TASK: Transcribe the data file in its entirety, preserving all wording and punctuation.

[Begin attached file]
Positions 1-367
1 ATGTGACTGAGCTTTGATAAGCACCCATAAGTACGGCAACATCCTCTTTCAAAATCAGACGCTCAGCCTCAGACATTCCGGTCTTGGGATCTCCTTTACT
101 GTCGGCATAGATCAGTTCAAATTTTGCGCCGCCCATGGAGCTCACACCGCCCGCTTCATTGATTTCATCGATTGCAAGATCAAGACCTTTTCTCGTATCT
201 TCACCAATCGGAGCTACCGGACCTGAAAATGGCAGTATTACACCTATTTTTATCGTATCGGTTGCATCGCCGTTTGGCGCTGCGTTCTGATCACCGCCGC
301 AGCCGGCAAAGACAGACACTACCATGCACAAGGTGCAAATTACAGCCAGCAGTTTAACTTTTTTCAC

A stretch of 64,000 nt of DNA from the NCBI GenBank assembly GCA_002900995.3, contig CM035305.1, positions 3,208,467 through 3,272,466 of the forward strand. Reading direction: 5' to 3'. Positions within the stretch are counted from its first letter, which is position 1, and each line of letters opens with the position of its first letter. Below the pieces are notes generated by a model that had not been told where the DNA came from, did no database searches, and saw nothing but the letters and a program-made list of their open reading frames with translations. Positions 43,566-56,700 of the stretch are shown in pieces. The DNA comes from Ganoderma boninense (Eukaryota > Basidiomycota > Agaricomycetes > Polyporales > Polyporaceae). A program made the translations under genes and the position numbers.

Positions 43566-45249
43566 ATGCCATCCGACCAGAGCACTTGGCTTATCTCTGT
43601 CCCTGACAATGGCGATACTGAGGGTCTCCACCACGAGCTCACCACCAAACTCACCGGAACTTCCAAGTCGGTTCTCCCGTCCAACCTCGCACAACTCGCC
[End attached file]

Positions 1-367
1 ATGTGACTGAGCTTTGATAAGCACCCATAAGTACGGCAACATCCTCTTTCAAAATCAGACGCTCAGCCTCAGACATTCCGGTCTTGGGATCTCCTTTACT
101 GTCGGCATAGATCAGTTCAAATTTTGCGCCGCCCATGGAGCTCACACCGCCCGCTTCATTGATTTCATCGATTGCAAGATCAAGACCTTTTCTCGTATCT
201 TCACCAATCGGAGCTACCGGACCTGAAAATGGCAGTATTACACCTATTTTTATCGTATCGGTTGCATCGCCGTTTGGCGCTGCGTTCTGATCACCGCCGC
301 AGCCGGCAAAGACAGACACTACCATGCACAAGGTGCAAATTACAGCCAGCAGTTTAACTTTTTTCAC

A stretch of 64,000 nt of DNA from the NCBI GenBank assembly GCA_002900995.3, contig CM035305.1, positions 3,208,467 through 3,272,466 of the forward strand. Reading direction: 5' to 3'. Positions within the stretch are counted from its first letter, which is position 1, and each line of letters opens with the position of its first letter. Below the pieces are notes generated by a model that had not been told where the DNA came from, did no database searches, and saw nothing but the letters and a program-made list of their open reading frames with translations. Positions 43,566-56,700 of the stretch are shown in pieces. The DNA comes from Ganoderma boninense (Eukaryota > Basidiomycota > Agaricomycetes > Polyporales > Polyporaceae). A program made the translations under genes and the position numbers.

Positions 43566-45249
43566 ATGCCATCCGACCAGAGCACTTGGCTTATCTCTGT
43601 CCCTGACAATGGCGATACTGAGGGTCTCCACCACGAGCTCACCACCAAACTCACCGGAACTTCCAAGTCGGTTCTCCCGTCCAACCTCGCACAACTCGCC